Finau/Korda pair in the lead after first round

The PGA Tour is currently experimenting with a fresh tournament format, a mixed pairs event, taking place for the very first time this weekend at the Tiburon Golf Club in Naples, Florida

by Andrea Gussoni
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Finau/Korda pair in the lead after first round
© Getty Images Sport - Douglas P. DeFelice / Stringer

The PGA Tour is currently experimenting with a fresh tournament format, a mixed pairs event, taking place for the very first time this weekend at the Tiburon Golf Club in Naples, Florida. After the opening round of the Grant Thornton Invitational, the pair of Tony Finau and Nelly Korda lead the pack with an overall score of -16.

Pga Tour, results

Featuring a brand-new tournament format with an elite field in attendance, the sixteen pairs completed their scramble round today. This particular type of game involves each golfer hitting their ball from the tee shot, with the couple then choosing the ball to play for the next shot, playing from there until reaching the hole.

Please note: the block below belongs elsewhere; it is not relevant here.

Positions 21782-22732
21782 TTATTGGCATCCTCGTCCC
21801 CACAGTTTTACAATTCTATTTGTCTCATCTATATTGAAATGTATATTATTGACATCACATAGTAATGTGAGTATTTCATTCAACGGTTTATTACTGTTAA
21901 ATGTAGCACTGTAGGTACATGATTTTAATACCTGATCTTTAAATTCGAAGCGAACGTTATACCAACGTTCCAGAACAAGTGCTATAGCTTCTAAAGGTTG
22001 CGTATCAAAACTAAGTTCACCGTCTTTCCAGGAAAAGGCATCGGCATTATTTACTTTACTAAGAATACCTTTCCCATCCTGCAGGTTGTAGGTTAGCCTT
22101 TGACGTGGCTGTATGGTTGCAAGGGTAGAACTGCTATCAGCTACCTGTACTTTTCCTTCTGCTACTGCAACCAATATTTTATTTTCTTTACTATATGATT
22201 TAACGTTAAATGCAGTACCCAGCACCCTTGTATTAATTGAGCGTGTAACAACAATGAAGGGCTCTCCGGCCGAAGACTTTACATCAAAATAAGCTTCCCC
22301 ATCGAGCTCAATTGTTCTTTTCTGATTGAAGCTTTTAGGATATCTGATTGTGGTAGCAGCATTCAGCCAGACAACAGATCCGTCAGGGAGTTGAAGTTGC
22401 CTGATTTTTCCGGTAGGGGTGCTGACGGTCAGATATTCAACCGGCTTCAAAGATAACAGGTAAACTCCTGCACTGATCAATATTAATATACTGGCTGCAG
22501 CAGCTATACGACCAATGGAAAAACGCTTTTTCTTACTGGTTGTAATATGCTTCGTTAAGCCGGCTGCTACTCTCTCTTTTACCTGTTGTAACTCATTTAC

Finau and Korda perfectly embody the caliber of golfers competing this week. The American duo rounded off today's play with an eagle on the 17th hole and a birdie on the 18th, failing to pick up any additional strokes on just three of the course's eighteen holes.

Coming in second place at -15 are two pairs consisting of Glover/Maguire and Denny McCarthy/Megan Khang. On the par 72 course, there are four teams sharing the fourth position with a total score of -14: Day/Ko, Rose/Hull, Taylor/Yin, and Theegala Zhang.

The Americans Cameron Champ/Allisen Corpuz and the Canadians Corey Conners/Brooke Henderson are in eighth place with -13. Closing the top 10 at -12 are Aberg/Sagstrom and Fowler Thompson. The rankings remain incredibly tight, with today's scores going well below par, as is natural in this game.

Tomorrow, things could change drastically, and the fousomes could completely overhaul the leaderboard. The PGA Tour became its own organization in 1968, when it split from the PGA of America, which is now primarily an association of golf professionals, such as instructors and club managers.

The tournament players first formed their own organization, the Association of Professional Golfers (APG). Subsequently, in 1968, the players abolished the APG and agreed to operate as the PGA "Tournament Players Division", a completely autonomous division of the PGA, under the supervision of a new 10-member Tournament Policy Board.

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